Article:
I like to work on projects throughout their life so that I’m able to include acoustic considerations from the start, as well as build a strong relationship with the design team. Each member of the team has their own expectations and requirements for the spaces we’re designing. Without clear and creative communication, the requirements needed to give a space good acoustics can seem arbitrary, and the processes behind them mysterious.

As part of my degree, I investigated the theoretical side of acoustics. Following my studies and while at Max Fordham, I have brought much of this theory into practice on a range of different projects, across a many different sectors and scales.

Recently, I modelled the effect of acoustic baffles in the open-plan offices at the new University of Cambridge Civil Engineering Building. I then developed a design based on minimising the distraction to users, rather than the traditional approach, which is just based on noise levels.

I have also been very involved in the design of our SoundSpace, a full 3D acoustics studio at our London office. I worked with the contractors to coordinate the layout, and designed and built speaker stands to fit our specific requirements. Once the space was complete, I developed a calibration routine, and have presented demonstrations to various clients and design teams.

One such demonstration was for a client on a large new-build religious building. I produced moving auralisations in different parts of the building, and through this the client was able to experience walking through their building decades before it is due to be complete. I also provided the client with binaural mixes of these auralisations so that they could be shown to the project funders.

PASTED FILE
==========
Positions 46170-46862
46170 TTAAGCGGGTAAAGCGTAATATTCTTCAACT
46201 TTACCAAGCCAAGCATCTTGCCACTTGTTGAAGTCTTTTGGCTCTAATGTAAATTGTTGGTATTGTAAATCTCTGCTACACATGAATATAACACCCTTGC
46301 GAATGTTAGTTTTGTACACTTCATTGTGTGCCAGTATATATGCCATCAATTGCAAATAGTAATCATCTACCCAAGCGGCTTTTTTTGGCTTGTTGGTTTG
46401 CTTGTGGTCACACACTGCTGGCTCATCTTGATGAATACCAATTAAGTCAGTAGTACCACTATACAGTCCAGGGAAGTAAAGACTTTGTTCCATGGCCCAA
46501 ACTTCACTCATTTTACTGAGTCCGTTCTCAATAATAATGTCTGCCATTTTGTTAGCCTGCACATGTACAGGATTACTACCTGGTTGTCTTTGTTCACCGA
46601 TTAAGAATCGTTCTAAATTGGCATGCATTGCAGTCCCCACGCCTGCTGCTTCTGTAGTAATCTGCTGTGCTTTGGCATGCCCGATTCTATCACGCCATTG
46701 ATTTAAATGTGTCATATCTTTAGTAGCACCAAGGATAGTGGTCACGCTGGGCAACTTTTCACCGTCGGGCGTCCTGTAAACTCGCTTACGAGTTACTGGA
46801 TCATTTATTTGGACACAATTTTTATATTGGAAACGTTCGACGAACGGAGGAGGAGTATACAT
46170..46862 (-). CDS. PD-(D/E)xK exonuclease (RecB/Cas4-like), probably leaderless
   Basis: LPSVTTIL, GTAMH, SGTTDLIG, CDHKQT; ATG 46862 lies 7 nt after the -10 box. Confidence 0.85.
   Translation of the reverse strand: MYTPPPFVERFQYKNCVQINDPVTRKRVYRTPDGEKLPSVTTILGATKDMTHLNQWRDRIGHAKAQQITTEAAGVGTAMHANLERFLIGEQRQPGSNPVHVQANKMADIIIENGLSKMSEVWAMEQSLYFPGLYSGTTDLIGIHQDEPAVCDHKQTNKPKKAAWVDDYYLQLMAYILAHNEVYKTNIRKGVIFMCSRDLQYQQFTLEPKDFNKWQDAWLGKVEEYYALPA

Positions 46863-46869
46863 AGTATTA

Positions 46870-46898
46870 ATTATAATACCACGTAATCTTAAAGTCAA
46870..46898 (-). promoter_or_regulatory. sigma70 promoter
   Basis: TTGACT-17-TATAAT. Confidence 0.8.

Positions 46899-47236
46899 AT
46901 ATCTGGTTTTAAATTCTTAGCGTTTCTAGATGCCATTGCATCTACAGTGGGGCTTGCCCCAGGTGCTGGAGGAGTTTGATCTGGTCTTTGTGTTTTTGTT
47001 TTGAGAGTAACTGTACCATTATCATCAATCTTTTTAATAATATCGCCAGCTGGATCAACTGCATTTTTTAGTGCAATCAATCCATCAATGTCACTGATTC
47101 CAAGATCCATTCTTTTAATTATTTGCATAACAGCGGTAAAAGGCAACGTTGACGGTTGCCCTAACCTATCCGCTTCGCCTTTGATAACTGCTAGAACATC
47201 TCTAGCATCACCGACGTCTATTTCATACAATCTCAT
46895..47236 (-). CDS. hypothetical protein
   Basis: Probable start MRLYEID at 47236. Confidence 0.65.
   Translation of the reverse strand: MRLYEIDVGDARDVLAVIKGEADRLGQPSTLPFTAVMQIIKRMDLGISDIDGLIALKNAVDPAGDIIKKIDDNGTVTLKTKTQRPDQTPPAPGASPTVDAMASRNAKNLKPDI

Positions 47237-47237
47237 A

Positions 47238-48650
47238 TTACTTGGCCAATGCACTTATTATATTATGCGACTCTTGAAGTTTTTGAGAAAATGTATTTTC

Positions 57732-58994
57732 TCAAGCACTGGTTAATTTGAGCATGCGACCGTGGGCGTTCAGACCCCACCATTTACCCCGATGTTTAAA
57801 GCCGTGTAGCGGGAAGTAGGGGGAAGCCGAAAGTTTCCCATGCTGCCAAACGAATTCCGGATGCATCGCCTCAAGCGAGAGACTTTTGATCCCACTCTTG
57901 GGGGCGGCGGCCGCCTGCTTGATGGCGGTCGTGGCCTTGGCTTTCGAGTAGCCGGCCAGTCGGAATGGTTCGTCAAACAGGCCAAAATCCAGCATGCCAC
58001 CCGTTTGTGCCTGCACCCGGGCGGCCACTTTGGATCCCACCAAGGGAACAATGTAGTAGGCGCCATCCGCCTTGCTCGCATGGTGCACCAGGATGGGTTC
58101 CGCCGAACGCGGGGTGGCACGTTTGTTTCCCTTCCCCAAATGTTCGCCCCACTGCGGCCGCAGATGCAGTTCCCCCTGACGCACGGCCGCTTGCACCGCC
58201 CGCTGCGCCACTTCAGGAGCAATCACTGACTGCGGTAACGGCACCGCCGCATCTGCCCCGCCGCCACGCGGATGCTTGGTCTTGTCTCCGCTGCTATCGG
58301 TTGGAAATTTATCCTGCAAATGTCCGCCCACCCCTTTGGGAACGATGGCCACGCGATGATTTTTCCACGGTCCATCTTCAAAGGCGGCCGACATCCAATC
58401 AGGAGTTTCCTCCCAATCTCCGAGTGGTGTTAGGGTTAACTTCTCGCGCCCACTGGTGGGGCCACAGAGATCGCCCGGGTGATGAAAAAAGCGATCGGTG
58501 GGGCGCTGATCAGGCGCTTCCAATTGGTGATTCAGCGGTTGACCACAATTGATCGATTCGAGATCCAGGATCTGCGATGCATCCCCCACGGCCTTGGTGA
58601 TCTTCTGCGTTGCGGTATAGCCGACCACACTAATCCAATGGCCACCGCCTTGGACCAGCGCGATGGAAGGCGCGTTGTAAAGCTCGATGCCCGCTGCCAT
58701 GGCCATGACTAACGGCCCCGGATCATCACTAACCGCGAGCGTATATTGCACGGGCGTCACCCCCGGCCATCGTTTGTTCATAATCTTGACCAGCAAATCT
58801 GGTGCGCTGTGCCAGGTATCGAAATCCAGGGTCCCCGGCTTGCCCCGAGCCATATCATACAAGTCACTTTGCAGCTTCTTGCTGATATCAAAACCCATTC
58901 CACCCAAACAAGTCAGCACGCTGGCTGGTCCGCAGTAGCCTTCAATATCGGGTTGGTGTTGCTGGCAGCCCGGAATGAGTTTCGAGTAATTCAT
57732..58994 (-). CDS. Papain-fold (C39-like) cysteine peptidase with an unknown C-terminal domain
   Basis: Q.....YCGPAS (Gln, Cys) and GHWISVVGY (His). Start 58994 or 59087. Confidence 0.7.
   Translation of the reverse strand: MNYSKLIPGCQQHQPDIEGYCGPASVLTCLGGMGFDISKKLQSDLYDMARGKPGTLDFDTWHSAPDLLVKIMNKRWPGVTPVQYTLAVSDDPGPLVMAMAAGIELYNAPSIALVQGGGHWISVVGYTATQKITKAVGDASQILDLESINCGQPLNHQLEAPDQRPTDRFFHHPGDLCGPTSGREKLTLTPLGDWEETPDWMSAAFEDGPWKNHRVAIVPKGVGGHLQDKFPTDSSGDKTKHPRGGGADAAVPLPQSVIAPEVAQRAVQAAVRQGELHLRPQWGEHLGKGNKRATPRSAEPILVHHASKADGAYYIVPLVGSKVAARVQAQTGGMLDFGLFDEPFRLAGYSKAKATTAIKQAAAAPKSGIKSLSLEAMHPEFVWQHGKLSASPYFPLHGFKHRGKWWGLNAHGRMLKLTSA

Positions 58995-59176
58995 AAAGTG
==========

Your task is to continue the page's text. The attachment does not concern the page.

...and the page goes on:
Pedro Novo


Senior Acoustic Engineer, Partner

Good acoustics contributes to people’s enjoyment of a space; it has the power to affect how a place feels.

Each project is unique and I prioritise discussing the brief with the client and end users so that there is the best possible understanding of their aspirations.

I want everyone on the project team to appreciate the options, and for the client to be in a position to make informed decisions.  To get everyone on board, I use Auralization (the audio equivalent of visualization), to help illustrate the acoustic impact of possible design alternatives.  

Acoustics is just one aspect of a person's experience of a space. The visual impression is, in most cases, as important. Trying to find acoustic solutions that work in sympathy with the architect’s intended design, that are affordable, is a central part of my work.

Innes Johnston


Director, Bristol Office Leader and Heritage Leader, Partner

It's important to nurture the client's aspirations and design team relationships beyond project completion. In this way buildings can work truly sustainably.

My feeling is that a building can only be sustainable if it is comfortable, usable, and maintainable. This places particular emphasis on the design of user controls, simplicity and a real engagement in the process of hand over: I’m a keen advocate of Soft Landings.

As a chartered building services and acoustic engineering team leader I have run projects at all stages from concept briefing throughout the construction process to post-handover. Many have been high profile public cultural and arts buildings with historic building fabric.

Right from the start, I enjoy making sense of complex briefs, and reconciling the physics on paper with the human reality of a building in operation. I take pride in bringing to life the architect's vision while maintaining a consistent ‘big-picture’ view of the environmental strategy.

I'm the Director responsible for leading the Practice's Bristol office, having established it myself in 2013.